Honolulu Star Bulletin 11/02/02)
By Ray Pendleton
LastTuesday, I attended the city's six-hour Waikiki Livable Community Project workshop and I must confess, I came away with some deep concerns.
For those who didn't receive an invitation or see the advertisements, the workshop was held to provide public input into various project proposals for dealing with a variety of transportation issues within Waikiki.
The funding for the entire project came from a $650,000 federal grant from the U.S. Department of Transportation.
I attended the workshop partly because I live in Waikiki, but also because the Ala Wai Canal was mentioned as an option to diversifying mobility options and a focus for water recreation and culture.
As the Ala Wai is an integral part of the state's largest recreational boat harbor and it is finally being dredged for optimum usage, I had hopes of participating in some exciting and imaginative dialogue on how it could best be brought to its full potential.
After all, the canal was built as a flood-control project in the 1920s, but it is, nevertheless, Waikiki's second-largest water feature.
After introductory statements from city transportation director Cheryl Soon, the workshop was divided into five areas of focus: Kalakaua Avenue, Kuhio Avenue, mauka-makai streets, Ala Moana Boulevard., and Ala Wai Boulevard, which included the adjacent canal.
Surprisingly, the largest number of people -- about 40 --chose the Ala Wai group and by the time introductions were made, it was plainly evident many had come with a rather negative agenda concerning the canal.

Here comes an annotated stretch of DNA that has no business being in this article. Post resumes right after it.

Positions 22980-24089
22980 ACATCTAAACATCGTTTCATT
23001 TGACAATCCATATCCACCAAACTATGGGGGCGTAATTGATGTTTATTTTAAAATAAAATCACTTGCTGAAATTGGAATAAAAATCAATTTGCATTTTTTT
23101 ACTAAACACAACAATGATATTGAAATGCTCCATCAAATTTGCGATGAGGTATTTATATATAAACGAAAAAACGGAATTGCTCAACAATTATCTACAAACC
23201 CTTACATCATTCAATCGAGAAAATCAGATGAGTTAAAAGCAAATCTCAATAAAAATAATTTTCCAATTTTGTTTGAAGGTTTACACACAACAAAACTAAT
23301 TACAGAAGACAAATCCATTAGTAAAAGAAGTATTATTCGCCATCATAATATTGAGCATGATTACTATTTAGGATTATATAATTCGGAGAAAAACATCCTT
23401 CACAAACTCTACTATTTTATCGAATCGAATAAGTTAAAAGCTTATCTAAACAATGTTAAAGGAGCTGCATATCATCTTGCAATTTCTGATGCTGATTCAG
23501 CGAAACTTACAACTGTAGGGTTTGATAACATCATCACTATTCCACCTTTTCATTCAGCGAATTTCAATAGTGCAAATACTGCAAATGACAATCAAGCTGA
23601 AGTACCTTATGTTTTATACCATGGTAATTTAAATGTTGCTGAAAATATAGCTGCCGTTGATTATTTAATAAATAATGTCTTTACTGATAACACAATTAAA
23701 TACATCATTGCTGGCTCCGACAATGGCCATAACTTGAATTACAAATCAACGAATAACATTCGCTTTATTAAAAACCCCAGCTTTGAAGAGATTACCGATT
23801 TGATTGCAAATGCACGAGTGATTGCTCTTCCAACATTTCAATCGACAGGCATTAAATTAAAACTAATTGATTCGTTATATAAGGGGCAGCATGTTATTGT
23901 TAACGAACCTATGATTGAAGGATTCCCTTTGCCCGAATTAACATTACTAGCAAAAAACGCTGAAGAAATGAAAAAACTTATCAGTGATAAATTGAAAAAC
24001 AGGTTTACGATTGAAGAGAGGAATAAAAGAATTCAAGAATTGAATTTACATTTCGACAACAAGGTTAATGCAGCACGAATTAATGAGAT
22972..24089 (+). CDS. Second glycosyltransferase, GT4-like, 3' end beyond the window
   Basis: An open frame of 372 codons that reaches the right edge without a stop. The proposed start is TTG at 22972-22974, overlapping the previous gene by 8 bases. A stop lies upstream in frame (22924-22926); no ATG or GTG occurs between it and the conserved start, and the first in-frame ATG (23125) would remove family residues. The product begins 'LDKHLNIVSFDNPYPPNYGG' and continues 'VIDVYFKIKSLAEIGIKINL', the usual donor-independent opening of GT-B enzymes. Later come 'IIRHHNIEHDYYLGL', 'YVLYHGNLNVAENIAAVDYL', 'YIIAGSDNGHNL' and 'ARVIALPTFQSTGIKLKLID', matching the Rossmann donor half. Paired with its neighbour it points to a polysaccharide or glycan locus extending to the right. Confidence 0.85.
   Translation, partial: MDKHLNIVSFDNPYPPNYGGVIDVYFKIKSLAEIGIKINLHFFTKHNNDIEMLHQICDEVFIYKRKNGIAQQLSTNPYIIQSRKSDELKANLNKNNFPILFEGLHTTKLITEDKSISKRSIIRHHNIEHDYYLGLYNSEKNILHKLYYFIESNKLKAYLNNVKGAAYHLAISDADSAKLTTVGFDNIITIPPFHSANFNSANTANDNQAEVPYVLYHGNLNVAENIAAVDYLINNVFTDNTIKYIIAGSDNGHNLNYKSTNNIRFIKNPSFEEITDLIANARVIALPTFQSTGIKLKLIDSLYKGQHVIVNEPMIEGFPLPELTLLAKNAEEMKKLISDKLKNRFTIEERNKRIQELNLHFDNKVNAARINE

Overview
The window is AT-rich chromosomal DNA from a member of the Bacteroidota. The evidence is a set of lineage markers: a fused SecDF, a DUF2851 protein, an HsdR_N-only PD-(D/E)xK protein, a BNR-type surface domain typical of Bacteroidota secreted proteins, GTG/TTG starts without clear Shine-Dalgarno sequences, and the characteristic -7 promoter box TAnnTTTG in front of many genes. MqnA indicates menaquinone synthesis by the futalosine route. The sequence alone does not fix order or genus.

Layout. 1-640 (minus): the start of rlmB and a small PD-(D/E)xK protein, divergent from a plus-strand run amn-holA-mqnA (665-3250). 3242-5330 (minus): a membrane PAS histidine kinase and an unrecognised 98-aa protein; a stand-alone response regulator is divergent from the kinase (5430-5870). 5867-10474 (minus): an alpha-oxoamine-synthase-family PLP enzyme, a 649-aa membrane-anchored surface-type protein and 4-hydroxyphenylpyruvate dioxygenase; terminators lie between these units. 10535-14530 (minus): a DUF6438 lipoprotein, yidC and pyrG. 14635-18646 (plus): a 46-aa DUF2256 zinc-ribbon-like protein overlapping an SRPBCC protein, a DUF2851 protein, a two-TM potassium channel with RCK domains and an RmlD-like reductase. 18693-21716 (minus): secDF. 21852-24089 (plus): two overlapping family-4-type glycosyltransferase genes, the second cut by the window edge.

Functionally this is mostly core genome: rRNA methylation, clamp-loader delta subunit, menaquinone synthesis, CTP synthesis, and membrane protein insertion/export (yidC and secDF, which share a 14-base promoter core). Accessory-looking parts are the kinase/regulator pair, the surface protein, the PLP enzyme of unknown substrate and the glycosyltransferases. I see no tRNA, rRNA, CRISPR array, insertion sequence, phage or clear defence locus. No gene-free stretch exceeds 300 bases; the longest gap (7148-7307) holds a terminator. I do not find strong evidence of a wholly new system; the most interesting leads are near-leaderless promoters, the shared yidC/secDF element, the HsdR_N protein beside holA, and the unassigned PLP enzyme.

Rather than offering creative and colorful visions of what could be, the group's most vocal members proceeded to denounce any and all possible uses of the canal, save today's most prevalent use as a flat-water training ground for paddlers.
Any discussion of potential commercial enterprises on or along the Ala Wai were quickly pronounced undesirable, even though cities like San Antonio, Texas, with its River Walk, have shown that compatible, regionally inspired activities can be attractive to visitors and residents alike.
When electric boat-builder Gary Brookins suggested his new non-polluting, silent running launches might be an attractive alternative to exhaust-belching buses and cabs, it was met with a stony silence.
Conversely, after another participant essentially proposed banning all water activities other than paddling, he was greeted with applause.
From my perspective, as someone who has been a lifelong proponent of and participant in recreational water activities, such a view is as unthinkable as a ban on all activities other than surfing at Waikiki Beach.
In fact, Waikiki's commercial catamaran and outrigger rides coexisting with surfing, skin diving and swimming, show how a limited resource can be safely shared and enjoyed.
And, for those who can't or don't remember, the Ala Wai has been shared by recreational users in the past.
For proof, find a copy of Hawaiian Yesterdays -- Historical Photographs by Ray Jerome Baker and have a look at page 77.
There at the bottom is a lovely image, dated 1948, giving photographic evidence of the dozens of boats -- both fishing and pleasure -- that once moored along the canal's Waikiki bank between the Ala Moana and Kalakaua Street bridges.
HoloHolo Hawai`i Ocean Sports News